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Mole
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English Dictionary: mole by the DICT Development Group
7 results for mole
From WordNet (r) 3.0 (2006) [wn]:
mole
n
  1. the molecular weight of a substance expressed in grams; the basic unit of amount of substance adopted under the Systeme International d'Unites
    Synonym(s): gram molecule, mole, mol
  2. a spy who works against enemy espionage
    Synonym(s): counterspy, mole
  3. spicy sauce often containing chocolate
  4. a small congenital pigmented spot on the skin
  5. a protective structure of stone or concrete; extends from shore into the water to prevent a beach from washing away
    Synonym(s): breakwater, groin, groyne, mole, bulwark, seawall, jetty
  6. small velvety-furred burrowing mammal having small eyes and fossorial forefeet
From Webster's Revised Unabridged Dictionary (1913) [web1913]:
   Mole \Mole\, v. t. [imp. & p. p. {Moled}; p. pr. & vb. n.
      {Moling}.]
      1. To form holes in, as a mole; to burrow; to excavate; as,
            to mole the earth.
  
      2. To clear of molehills. [Prov. Eng.] --Pegge.

From Webster's Revised Unabridged Dictionary (1913) [web1913]:
   Mole \Mole\, n. [OE. molle, either shortened fr. moldwerp, or
      from the root of E. mold soil: cf. D. mol, OD. molworp. See
      {Moldwarp}.]
      1. (Zo[94]l.) Any insectivore of the family {Talpid[91]}.
            They have minute eyes and ears, soft fur, and very large
            and strong fore feet.
  
      Note: The common European mole, or moldwarp ({Talpa
               Europ[91]a}), is noted for its extensive burrows. The
               common American mole, or shrew mole ({Scalops
               aquaticus}), and star-nosed mole ({Condylura cristata})
               have similar habits.
  
      Note: In the Scriptures, the name is applied to two
               unindentified animals, perhaps the chameleon and mole
               rat.
  
      2. A plow of peculiar construction, for forming underground
            drains. [U.S.]

From Webster's Revised Unabridged Dictionary (1913) [web1913]:
   Mole \Mole\, n. [AS. m[be]l; akin to OHG. meil, Goth. mail Cf.
      {Mail} a spot.]
      1. A spot; a stain; a mark which discolors or disfigures.
            [Obs.] --Piers Plowman.
  
      2. A spot, mark, or small permanent protuberance on the human
            body; esp., a spot which is dark-colored, from which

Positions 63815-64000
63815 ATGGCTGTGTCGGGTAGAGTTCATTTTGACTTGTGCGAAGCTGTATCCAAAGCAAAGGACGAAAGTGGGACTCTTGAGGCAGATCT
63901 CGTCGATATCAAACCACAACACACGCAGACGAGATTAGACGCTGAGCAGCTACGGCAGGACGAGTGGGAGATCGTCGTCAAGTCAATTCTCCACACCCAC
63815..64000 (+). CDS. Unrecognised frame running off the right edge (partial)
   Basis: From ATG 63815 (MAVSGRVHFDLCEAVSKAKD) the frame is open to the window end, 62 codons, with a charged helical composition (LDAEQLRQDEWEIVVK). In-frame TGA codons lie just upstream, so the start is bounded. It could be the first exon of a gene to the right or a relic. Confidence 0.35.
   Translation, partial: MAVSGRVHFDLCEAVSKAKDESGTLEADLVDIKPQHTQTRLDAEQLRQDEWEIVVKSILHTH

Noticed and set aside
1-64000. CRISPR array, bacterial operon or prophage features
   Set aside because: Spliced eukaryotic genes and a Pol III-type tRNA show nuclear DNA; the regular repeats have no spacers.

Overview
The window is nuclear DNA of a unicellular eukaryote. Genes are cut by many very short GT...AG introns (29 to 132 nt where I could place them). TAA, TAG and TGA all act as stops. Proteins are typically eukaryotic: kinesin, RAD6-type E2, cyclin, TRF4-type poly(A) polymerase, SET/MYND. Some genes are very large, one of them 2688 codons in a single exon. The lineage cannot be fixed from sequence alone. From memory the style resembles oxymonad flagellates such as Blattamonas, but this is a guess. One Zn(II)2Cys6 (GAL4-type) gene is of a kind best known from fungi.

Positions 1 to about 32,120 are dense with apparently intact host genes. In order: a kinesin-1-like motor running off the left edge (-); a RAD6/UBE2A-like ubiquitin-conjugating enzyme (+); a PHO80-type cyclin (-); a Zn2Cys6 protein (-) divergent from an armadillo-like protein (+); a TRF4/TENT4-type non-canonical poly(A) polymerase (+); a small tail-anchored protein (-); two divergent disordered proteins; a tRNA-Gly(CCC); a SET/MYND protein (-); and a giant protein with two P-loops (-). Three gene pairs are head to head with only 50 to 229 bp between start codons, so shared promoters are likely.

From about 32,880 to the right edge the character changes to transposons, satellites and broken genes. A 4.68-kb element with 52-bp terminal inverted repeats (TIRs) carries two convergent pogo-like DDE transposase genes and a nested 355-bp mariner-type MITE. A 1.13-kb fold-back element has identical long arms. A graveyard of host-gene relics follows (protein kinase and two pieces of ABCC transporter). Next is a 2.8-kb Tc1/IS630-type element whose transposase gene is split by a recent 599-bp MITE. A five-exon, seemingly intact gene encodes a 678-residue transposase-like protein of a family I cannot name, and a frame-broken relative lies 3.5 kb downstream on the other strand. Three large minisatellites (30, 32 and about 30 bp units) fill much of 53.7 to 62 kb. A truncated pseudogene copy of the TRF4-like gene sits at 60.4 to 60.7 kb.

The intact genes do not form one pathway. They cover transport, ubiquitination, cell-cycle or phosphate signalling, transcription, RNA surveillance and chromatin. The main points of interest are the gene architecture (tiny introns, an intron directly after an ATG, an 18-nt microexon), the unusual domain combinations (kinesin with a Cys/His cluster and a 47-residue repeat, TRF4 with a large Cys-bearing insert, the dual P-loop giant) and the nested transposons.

commonly issue one or more hairs.

From Webster's Revised Unabridged Dictionary (1913) [web1913]:
   Mole \Mole\, n. [L. mola.]
      A mass of fleshy or other more or less solid matter generated
      in the uterus.

From Webster's Revised Unabridged Dictionary (1913) [web1913]:
   Mole \Mole\, n. [F. m[93]le, L. moles. Cf. {Demolish},
      {Emolument}, {Molest}.]
      A mound or massive work formed of masonry or large stones,
      etc., laid in the sea, often extended either in a right line
      or an arc of a circle before a port which it serves to defend
      from the violence of the waves, thus protecting ships in a
      harbor; also, sometimes, the harbor itself. --Brande & C.

From Easton's 1897 Bible Dictionary [easton]:
   Mole
      Heb. tinshameth (Lev. 11:30), probably signifies some species of
      lizard (rendered in R.V., "chameleon"). In Lev. 11:18, Deut.
      14:16, it is rendered, in Authorized Version, "swan" (R.V.,
      "horned owl").
     
         The Heb. holed (Lev. 11:29), rendered "weasel," was probably
      the mole-rat. The true mole (Talpa Europoea) is not found in
      Palestine. The mole-rat (Spalax typhlus) "is twice the size of
      our mole, with no external eyes, and with only faint traces
      within of the rudimentary organ; no apparent ears, but, like the
      mole, with great internal organs of hearing; a strong, bare
      snout, and with large gnawing teeth; its colour a pale slate;
      its feet short, and provided with strong nails; its tail only
      rudimentary."
     
         In Isa. 2:20, this word is the rendering of two words _haphar
      peroth_, which are rendered by Gesenius "into the digging of
      rats", i.e., rats' holes. But these two Hebrew words ought
      probably to be combined into one (lahporperoth) and translated
      "to the moles", i.e., the rat-moles. This animal "lives in
      underground communities, making large subterranean chambers for
      its young and for storehouses, with many runs connected with
      them, and is decidedly partial to the loose debris among ruins
      and stone-heaps, where it can form its chambers with least
      trouble."
     
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